Five legal consequences of going “all-in” with social platforms

The potential reach and possibilities offered now by social networks is vast, and we can see that there has been a shift by companies towards a greater focus on using social media to build their image and to market products. However, companies must still remember the legal consequences - Benjamin Znaty takes a look here at five consequences of going "all-in" with social platforms.


According to a 2016 study published by Eurostat, the statistical body of the European Commission, 39% of EU companies now use social media to communicate and 3/4 of these companies are using social media to build their image and to market products.

The use of social media is of course more significant in certain sectors, but the exponential growth in the use of social media by companies is unquestionably a global trend.

The reach of social networks is now so vast that it has impacted the way people access and consume news. The celebrated success of “Instant Articles” by Facebook reveals that its members are keen to access their content without leaving their social network.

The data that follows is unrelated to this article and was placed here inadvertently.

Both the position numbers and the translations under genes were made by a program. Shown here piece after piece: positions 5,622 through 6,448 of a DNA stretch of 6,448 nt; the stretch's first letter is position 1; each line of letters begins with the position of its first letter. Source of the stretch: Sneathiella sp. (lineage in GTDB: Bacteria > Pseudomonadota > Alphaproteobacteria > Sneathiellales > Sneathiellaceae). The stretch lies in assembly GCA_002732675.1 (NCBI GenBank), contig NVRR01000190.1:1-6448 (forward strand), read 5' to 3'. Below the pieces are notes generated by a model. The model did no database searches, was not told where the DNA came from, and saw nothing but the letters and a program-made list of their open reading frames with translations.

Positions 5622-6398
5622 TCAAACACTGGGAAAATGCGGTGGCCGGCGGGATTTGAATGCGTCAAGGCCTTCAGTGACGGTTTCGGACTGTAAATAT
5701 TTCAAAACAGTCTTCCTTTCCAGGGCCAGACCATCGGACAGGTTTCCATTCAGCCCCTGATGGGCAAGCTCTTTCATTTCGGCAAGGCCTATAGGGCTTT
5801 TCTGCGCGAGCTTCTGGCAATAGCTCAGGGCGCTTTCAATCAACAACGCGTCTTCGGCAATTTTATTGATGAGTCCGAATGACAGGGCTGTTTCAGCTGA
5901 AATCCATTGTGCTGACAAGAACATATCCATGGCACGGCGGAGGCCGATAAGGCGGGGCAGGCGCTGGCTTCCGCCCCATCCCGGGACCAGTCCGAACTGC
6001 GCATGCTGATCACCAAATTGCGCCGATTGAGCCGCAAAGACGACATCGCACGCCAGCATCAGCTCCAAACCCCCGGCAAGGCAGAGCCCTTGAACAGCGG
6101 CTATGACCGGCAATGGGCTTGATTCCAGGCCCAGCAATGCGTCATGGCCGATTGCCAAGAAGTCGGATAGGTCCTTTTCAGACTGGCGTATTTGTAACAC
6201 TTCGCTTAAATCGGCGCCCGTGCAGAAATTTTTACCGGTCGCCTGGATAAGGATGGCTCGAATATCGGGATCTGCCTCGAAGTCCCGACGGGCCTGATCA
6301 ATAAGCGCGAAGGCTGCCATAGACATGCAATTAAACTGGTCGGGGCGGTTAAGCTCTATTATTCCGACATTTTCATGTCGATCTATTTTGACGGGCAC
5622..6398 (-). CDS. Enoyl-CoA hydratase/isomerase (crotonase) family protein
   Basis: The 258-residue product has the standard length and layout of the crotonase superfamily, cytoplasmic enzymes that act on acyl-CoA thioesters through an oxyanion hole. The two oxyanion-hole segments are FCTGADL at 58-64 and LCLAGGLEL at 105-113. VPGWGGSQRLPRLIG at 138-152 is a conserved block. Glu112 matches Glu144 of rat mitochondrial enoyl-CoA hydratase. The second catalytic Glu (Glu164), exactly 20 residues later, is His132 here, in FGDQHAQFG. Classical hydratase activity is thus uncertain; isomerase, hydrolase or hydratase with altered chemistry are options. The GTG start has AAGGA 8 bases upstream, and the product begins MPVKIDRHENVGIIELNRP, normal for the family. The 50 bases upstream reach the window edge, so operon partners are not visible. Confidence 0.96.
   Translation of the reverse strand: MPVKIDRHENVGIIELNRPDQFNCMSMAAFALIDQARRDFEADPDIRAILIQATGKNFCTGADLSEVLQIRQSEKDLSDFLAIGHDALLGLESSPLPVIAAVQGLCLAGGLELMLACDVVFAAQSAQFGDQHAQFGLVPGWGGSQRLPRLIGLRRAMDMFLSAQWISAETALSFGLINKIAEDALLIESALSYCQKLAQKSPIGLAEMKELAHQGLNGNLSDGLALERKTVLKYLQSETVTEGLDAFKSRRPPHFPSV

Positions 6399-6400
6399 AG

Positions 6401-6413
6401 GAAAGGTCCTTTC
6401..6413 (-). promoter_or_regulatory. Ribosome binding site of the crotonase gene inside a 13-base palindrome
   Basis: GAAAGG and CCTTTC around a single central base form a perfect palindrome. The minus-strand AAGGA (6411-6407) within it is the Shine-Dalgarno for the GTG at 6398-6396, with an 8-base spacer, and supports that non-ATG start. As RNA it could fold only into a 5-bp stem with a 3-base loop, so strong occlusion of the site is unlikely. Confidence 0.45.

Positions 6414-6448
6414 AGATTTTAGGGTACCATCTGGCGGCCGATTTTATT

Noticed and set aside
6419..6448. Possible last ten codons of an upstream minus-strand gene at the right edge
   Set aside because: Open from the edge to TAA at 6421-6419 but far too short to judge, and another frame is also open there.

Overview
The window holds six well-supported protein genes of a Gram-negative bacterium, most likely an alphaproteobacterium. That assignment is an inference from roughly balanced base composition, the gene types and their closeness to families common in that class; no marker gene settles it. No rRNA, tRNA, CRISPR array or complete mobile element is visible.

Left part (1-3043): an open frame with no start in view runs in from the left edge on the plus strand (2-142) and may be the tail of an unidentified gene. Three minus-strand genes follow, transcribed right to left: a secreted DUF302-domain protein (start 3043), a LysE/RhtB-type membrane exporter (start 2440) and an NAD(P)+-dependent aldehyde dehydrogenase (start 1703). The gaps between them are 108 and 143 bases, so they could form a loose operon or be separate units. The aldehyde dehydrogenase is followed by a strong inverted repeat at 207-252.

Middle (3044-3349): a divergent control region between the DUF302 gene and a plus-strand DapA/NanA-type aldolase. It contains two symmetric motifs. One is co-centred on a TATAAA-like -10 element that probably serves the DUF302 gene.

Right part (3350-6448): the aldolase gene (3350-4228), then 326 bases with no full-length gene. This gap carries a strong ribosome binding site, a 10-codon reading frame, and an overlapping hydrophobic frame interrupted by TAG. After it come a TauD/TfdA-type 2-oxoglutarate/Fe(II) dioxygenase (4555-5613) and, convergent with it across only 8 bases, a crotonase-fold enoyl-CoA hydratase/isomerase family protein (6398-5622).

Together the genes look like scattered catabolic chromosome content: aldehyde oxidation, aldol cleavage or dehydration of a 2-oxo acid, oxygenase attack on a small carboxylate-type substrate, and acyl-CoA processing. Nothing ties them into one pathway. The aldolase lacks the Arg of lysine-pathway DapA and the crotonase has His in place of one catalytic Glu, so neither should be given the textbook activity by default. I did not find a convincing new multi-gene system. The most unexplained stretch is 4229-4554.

Some digital native companies are now focussing the bulk of their digital communication efforts on social networks, having little to no interest in maintaining and updating their own website.

Since the possibilities offered by social networks and their reach on consumers are unquestionable, companies must remember that important legal consequences exist between an online presence on social media and on a proprietary website. We look at a few key consequences of going “all in” with social platforms below.

Ownership of social accounts

There is no doubt that a company can legitimately claim ownership on its website and domain name but can this same company claim ownership on its social media account?

The answer is not straightforward. Despite the huge amount of persons and companies with access to these social networks today, they remain private spaces. From a legal perspective, it is possible to consider that any account or page created on a social platform remains under ownership of the platform.